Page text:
The Government of National Capital Territory of Delhi has, by an order dated 5 July 2021, allowed electronic maintenance of various records and registers in a combined form under extant labour laws. The compliances for which this facility may be utilised include display of minimum rates of wages under the Minimum Wages (Central) Rules, 1950, display of periods and hours of work, holiday, and payment of unclaimed wages under the Industrial Employment (Standing Orders) Central Rules, 1946, and display of wage period, place and time of disbursement of wages, rates of wages, and hours of work under the Delhi Contract Labour Rules, 1972.


In this section, we share important judicial decisions rendered in the past one month from an employment and labour law standpoint.

The jurisprudence in relation to retrenchment of a workman (non-managerial employee) under the Industrial Disputes Act, 1947 is an interesting one. The statute contemplates certain conditions to be followed before an employer can retrench a workman who has completed 240 days of continuous service in the establishment. These requirements are an advance notice of one month or payment of wages in lieu thereof, intimation to or permission from the competent authority (the permission requirement becoming applicable in larger factories, mines, or plantations), and payment of retrenchment compensation.

Speaking generally, the conditions set out above are regarded as conditions precedent to effectuating retrenchment. This is now a wellh-settled principle owing to several judgments of the Supreme Court such as State of Bombay v Hospital Mazdoor Sabha [(1960) ILLJ 251 SC]. The natural consequence of non-payment of retrenchment compensation, for instance, is that the termination of the employee's services itself becomes void ab initio. Even if there is a short payment of retrenchment compensation, courts follow the same principle. It is significant to refer to the judgment of the Bombay High Court in Auro Engineering Private Limited v RA Gadekar [1991 (93) BomLR 595], wherein it was argued by the concerned management that the short payment was a miniscule amount of INR 25 per impacted employee and, therefore, the termination could not be declared invalid based on a minor infraction. Disagreeing with this contention, the court held as follows:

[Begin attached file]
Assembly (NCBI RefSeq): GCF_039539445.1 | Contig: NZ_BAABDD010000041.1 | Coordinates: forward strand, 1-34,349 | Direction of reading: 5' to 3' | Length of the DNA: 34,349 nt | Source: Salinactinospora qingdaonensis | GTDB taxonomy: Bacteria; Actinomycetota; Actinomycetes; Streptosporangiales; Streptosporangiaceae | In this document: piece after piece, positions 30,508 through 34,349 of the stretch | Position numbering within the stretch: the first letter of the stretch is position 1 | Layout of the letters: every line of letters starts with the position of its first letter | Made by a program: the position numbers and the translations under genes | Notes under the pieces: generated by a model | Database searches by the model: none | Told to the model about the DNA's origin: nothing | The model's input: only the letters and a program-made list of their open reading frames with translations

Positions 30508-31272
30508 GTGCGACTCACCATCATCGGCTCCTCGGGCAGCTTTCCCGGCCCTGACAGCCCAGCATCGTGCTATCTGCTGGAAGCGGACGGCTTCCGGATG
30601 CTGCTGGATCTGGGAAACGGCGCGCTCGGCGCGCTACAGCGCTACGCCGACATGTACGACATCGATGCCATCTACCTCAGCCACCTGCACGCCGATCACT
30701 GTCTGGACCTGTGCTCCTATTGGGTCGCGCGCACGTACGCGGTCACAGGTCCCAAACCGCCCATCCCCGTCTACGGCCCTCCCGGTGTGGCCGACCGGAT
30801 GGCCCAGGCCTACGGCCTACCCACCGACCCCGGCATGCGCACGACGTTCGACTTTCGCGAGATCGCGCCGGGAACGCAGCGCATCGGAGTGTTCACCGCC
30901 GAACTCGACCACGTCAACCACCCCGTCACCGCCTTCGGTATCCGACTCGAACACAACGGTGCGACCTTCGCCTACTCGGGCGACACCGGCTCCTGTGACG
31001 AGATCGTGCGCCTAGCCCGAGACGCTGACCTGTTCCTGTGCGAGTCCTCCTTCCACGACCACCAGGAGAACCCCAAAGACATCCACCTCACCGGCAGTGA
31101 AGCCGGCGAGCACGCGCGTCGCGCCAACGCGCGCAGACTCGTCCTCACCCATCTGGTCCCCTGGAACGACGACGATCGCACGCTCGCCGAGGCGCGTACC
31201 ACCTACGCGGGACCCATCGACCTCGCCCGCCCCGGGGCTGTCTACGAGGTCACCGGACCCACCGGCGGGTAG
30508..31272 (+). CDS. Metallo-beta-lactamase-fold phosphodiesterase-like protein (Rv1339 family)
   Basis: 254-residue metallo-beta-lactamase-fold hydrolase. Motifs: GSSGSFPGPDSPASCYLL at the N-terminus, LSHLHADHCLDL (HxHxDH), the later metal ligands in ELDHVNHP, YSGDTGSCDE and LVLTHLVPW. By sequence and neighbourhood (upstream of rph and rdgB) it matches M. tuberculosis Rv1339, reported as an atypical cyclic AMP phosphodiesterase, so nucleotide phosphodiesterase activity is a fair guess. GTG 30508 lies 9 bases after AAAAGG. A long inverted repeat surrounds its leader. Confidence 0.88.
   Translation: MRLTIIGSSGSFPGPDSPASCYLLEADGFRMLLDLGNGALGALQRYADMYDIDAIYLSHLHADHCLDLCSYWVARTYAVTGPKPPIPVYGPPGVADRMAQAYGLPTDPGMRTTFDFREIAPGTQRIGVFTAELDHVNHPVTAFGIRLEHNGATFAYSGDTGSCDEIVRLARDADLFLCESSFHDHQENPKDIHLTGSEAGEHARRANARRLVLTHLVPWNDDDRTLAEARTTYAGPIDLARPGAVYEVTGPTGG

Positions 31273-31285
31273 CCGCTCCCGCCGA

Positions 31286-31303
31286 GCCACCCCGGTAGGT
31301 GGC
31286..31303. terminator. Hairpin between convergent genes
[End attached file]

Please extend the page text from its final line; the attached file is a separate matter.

"It is also settled law that, considering the negative language used in Section 25-F, the section imposes a mandatory duty on the employer which is a condition precedent to retrenchment of workmen. Consequently, contravention thereof, however slight, vitiates the act of retrenchment itself."

Ordinarily, in cases of an invalid termination, courts grant a relief of reinstatement with back wages. The Rajasthan High Court held, in the case of Kishan Kumar v Union of India [1982 WLN 209], that once a retrenchment is held to be invalid, a declaration should follow that the workmen continue to be in service with all consequential benefits including back wages.

However, courts have also realised that this approach cannot be followed universally. In MD Hyder and Others v Industrial Tribunal [LNIND 2005 AP 1000], the Andhra Pradesh High Court held that one ought to look at several factors before deciding whether reinstatement or, in the alternative, compensation should be granted to impacted employees.

In the recent case of Madhya Bharat Gramin Bank v Panchamlal Yadav [Civil Appeal Number 9792 of 2010], the Supreme Court affirmed this principle. The court determined a compensation of INR 5,00,000 to the workman to be reasonable in the case of violation of the conditions of retrenchment, noting that the workman worked with the appellant-employer between 26 December 1980 and 12 December 1985. The order of the court is in line with several other cases wherein after a prolonged period of time, courts do not consider it appropriate to direct restoration of employment due to a considerable change in circumstances.